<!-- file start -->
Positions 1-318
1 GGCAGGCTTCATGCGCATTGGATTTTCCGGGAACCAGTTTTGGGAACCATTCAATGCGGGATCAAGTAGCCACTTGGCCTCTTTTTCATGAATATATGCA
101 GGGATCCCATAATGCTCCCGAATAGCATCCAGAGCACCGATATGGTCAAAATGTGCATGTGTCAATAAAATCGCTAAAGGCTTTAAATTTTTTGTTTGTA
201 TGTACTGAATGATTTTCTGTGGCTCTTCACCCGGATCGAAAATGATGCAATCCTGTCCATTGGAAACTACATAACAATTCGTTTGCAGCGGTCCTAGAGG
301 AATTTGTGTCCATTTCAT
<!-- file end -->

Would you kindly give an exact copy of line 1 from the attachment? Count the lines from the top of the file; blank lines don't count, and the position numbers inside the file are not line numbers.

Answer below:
Positions 1-318